Mother's Day illustrations
What is a Mother?
Somewhere between the youthful energy of a teenager and the golden years of a woman’s life, there lives a marvelous and loving person known as "Mother." A mother is a curious mixture of patience, kindness, understanding, discipline, industriousness, purity and love. A mother can be at one and the same time, both "lovelorn counselor" to a heartsick daughter, and "head soccer coach" to an athletic son.
A mother can sew the tiniest stitch in the material for that dainty prom dress, and she is equally experienced in threading through the heaviest traffic with a station wagon or van. A mother is the only creature on earth that can cry when she’s happy, laugh when she’s heartbroken, and work when she’s feeling ill. A mother is as gentle as a lamb and as strong as a giant. Only a mother can appear so weak and helpless and yet be the same one who puts the fruit jar cover on so tightly even Dad can’t get it off. A mother is a picture of helplessness when Dad is near and a marvel of resourcefulness when she’s all alone. A mother has the angelic voice of a member in the celestial choir as she sings Brahm’s lullaby to a babe held tight in her arms; yet this same voice can dwarf the sound of an amplifier when she calls her boys in for supper or cheers them on at a game. A mother has the fascinating ability to be almost everywhere at once, and she alone can somehow squeeze and enormous amount of living into an average day. A mother is "old-fashioned" to her teenager, just "Mom" to her third-grader; and simple "Mama" to little two-year-old sister. But there is hardly a thrill in life that can compete to pointing to that wonderful woman and be able to say to all the world, "That’s my mother!"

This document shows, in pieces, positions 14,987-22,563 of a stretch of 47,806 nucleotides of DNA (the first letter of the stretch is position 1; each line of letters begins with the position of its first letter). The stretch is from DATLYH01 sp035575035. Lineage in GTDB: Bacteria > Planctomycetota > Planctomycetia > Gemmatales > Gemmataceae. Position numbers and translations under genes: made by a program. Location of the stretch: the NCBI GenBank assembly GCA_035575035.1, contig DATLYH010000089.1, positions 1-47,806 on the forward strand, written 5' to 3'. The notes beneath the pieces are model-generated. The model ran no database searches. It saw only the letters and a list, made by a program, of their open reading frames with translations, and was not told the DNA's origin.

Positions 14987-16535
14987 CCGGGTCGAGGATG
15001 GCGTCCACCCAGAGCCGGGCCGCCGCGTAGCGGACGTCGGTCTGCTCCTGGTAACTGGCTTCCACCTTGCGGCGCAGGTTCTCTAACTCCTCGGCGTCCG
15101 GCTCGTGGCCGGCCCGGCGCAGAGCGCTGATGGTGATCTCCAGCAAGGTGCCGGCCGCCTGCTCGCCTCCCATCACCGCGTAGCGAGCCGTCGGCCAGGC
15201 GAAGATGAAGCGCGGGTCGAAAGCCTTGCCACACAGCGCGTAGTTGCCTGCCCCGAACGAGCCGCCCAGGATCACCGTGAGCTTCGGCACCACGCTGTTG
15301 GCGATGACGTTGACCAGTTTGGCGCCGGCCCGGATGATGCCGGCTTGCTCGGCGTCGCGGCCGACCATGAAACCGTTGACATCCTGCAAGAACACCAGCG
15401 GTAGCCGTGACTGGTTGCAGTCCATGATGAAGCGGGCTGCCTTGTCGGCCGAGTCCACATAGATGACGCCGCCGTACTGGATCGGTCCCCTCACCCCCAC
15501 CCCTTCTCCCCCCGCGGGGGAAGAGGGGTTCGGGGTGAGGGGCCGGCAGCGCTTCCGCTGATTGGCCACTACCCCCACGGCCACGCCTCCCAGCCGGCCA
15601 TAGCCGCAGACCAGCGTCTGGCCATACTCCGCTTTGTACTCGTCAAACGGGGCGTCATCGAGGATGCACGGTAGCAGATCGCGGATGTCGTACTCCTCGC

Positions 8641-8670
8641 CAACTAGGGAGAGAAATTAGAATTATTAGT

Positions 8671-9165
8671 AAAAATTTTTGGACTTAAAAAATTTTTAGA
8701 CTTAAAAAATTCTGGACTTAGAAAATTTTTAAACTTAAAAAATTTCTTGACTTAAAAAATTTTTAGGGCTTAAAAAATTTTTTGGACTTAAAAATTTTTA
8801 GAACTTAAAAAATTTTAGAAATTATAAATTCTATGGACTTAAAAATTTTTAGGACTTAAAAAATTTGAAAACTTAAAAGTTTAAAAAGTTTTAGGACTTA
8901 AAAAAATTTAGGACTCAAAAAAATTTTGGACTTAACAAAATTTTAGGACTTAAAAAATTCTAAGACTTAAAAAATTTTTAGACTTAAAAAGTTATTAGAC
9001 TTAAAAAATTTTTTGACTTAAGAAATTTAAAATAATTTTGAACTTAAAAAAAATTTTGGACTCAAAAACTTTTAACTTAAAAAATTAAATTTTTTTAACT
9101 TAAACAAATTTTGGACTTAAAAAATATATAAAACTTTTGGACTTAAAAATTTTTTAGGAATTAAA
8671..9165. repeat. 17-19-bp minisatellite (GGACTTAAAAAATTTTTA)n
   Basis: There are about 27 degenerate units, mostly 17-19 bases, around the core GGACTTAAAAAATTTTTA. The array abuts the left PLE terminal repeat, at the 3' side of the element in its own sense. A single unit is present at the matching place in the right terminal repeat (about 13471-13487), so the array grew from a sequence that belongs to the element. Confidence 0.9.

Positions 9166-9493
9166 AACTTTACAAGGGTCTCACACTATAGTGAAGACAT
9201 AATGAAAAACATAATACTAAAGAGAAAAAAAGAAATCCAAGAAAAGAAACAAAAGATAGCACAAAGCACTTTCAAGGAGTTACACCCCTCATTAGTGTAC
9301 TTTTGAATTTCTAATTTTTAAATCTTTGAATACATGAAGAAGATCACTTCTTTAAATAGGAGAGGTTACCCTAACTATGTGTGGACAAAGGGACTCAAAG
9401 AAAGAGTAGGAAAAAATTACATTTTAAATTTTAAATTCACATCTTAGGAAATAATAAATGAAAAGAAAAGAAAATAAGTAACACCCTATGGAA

Source: Frederick E. Kruse
A teacher gave her class of second graders a lesson on the magnet and what it does. The next day in a written test, she included this question: “My full name has six letters. The first one is M, and I pick up things. What am I?” When the grades were all in the teacher was astounded to find that almost fifty percent had written in "MOTHER."
Contributor: Preston Duvall
Mother's Day: What NOT to Buy Your Wife
Although the only person a man usually shops for is his wife, the whole experience is a stressful one. Many a man has felt extreme frigid temperatures for a long period based on a poor present decision. As a veteran of these wars, I’m still not sure what to buy my wife, but I’ll pass on what NOT to buy her:
- Don’t buy anything that plugs in. Anything that requires electricity is seen as utilitarian.
- Don’t buy clothing that involves sizes. The chances are one in seven thousand that you will get her size right, and your wife will be offended the other 6999 times. "Do I look like a size 16?" she’ll say. Too small a size doesn’t cut it either: "I haven’t worn a size 8 in 20 years!"
- Avoid all things useful. The new silver polish advertised to save hundreds of hours is not going to win you any brownie points.
- Don’t buy anything that involves weight loss or self-improvement. She’ll perceive a six-month membership to a diet center as a suggestion that’s she’s overweight.
- Don’t buy jewelry. The jewelry your wife wants, you can’t afford. And the jewelry you can afford, she doesn’t want.
- And guys, do not fall into the traditional trap of buying her frilly underwear. Your idea of the kind your wife should wear and what she actually wears are light years apart.
- Finally, don’t spend too much. "How do you think we’re going to afford that?" she’ll ask. But don’t spend too little. She won’t say anything, but she’ll think, "Is that all I’m worth?"
Source: Herb Forst, Reader’s Digest
A Noble Career
There is no career more noble than that of motherhood at its best. There are no possibilities greater and in no other sphere does failure bring more serious penalties. To attempt this task unprepared and untrained is tragic, and its results affect generations to come. On the other hand, there is no higher height to which humanity can attain than that occupied by a converted, heaven-inspired, praying mother.
Source: Anon 19th century